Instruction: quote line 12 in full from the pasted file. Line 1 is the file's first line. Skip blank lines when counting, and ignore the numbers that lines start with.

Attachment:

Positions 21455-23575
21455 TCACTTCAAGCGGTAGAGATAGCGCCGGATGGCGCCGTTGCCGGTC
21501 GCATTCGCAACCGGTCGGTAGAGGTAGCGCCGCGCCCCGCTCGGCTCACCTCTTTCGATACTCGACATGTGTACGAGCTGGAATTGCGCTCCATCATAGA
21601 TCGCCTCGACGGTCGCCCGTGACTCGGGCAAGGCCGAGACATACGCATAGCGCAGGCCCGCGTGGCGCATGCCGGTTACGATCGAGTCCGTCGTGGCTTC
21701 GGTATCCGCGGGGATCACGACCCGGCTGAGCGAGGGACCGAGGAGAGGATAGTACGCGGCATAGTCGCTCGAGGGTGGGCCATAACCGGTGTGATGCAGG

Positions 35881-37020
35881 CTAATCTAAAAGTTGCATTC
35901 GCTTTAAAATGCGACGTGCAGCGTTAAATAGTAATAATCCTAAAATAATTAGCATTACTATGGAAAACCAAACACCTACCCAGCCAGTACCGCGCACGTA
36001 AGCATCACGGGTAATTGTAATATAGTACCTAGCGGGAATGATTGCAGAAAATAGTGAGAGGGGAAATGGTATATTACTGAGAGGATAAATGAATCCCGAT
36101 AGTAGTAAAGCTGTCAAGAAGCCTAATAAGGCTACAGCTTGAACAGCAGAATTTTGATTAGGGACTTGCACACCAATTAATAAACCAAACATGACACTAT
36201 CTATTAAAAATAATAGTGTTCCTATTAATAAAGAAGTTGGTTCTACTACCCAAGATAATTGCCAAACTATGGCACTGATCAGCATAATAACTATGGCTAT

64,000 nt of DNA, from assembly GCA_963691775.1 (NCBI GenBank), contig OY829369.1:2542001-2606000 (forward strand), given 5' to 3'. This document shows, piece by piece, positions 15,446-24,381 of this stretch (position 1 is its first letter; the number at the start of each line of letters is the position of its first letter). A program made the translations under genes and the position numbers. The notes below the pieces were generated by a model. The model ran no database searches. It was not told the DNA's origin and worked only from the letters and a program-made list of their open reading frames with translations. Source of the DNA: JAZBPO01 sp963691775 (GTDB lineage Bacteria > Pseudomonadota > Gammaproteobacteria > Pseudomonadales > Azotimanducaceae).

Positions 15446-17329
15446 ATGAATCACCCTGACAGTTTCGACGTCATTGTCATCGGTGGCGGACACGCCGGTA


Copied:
64,000 nt of DNA, from assembly GCA_963691775.1 (NCBI GenBank), contig OY829369.1:2542001-2606000 (forward strand), given 5' to 3'. This document shows, piece by piece, positions 15,446-24,381 of this stretch (position 1 is its first letter; the number at the start of each line of letters is the position of its first letter). A program made the translations under genes and the position numbers. The notes below the pieces were generated by a model. The model ran no database searches. It was not told the DNA's origin and worked only from the letters and a program-made list of their open reading frames with translations. Source of the DNA: JAZBPO01 sp963691775 (GTDB lineage Bacteria > Pseudomonadota > Gammaproteobacteria > Pseudomonadales > Azotimanducaceae).